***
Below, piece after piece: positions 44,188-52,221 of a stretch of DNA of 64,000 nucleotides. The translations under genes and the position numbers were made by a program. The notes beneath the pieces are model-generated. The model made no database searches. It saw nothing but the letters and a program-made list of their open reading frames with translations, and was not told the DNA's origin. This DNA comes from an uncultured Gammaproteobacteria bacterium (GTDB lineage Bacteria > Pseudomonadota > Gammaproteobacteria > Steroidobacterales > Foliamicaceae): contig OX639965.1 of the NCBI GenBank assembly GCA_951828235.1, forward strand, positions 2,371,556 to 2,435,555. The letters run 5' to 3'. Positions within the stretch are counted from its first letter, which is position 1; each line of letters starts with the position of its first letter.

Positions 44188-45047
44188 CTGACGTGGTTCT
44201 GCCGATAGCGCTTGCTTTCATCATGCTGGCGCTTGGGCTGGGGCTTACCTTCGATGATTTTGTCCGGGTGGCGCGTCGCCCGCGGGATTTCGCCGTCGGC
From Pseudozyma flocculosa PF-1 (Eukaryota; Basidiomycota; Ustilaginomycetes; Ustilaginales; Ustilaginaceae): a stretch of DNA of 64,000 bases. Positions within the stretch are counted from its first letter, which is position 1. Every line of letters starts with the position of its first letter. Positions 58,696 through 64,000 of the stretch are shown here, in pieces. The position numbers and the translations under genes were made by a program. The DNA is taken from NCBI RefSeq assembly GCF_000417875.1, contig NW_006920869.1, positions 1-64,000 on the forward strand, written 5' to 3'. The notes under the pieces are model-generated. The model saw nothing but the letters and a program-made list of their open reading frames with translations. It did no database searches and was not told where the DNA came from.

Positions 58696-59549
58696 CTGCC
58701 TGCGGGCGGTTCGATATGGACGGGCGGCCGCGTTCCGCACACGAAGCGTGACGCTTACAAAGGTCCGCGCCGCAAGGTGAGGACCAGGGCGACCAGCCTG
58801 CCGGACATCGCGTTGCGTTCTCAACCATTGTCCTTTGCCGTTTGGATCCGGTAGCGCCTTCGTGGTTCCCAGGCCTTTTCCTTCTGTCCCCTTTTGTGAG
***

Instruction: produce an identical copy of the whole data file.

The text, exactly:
Below, piece after piece: positions 44,188-52,221 of a stretch of DNA of 64,000 nucleotides. The translations under genes and the position numbers were made by a program. The notes beneath the pieces are model-generated. The model made no database searches. It saw nothing but the letters and a program-made list of their open reading frames with translations, and was not told the DNA's origin. This DNA comes from an uncultured Gammaproteobacteria bacterium (GTDB lineage Bacteria > Pseudomonadota > Gammaproteobacteria > Steroidobacterales > Foliamicaceae): contig OX639965.1 of the NCBI GenBank assembly GCA_951828235.1, forward strand, positions 2,371,556 to 2,435,555. The letters run 5' to 3'. Positions within the stretch are counted from its first letter, which is position 1; each line of letters starts with the position of its first letter.

Positions 44188-45047
44188 CTGACGTGGTTCT
44201 GCCGATAGCGCTTGCTTTCATCATGCTGGCGCTTGGGCTGGGGCTTACCTTCGATGATTTTGTCCGGGTGGCGCGTCGCCCGCGGGATTTCGCCGTCGGC
From Pseudozyma flocculosa PF-1 (Eukaryota; Basidiomycota; Ustilaginomycetes; Ustilaginales; Ustilaginaceae): a stretch of DNA of 64,000 bases. Positions within the stretch are counted from its first letter, which is position 1. Every line of letters starts with the position of its first letter. Positions 58,696 through 64,000 of the stretch are shown here, in pieces. The position numbers and the translations under genes were made by a program. The DNA is taken from NCBI RefSeq assembly GCF_000417875.1, contig NW_006920869.1, positions 1-64,000 on the forward strand, written 5' to 3'. The notes under the pieces are model-generated. The model saw nothing but the letters and a program-made list of their open reading frames with translations. It did no database searches and was not told where the DNA came from.

Positions 58696-59549
58696 CTGCC
58701 TGCGGGCGGTTCGATATGGACGGGCGGCCGCGTTCCGCACACGAAGCGTGACGCTTACAAAGGTCCGCGCCGCAAGGTGAGGACCAGGGCGACCAGCCTG
58801 CCGGACATCGCGTTGCGTTCTCAACCATTGTCCTTTGCCGTTTGGATCCGGTAGCGCCTTCGTGGTTCCCAGGCCTTTTCCTTCTGTCCCCTTTTGTGAG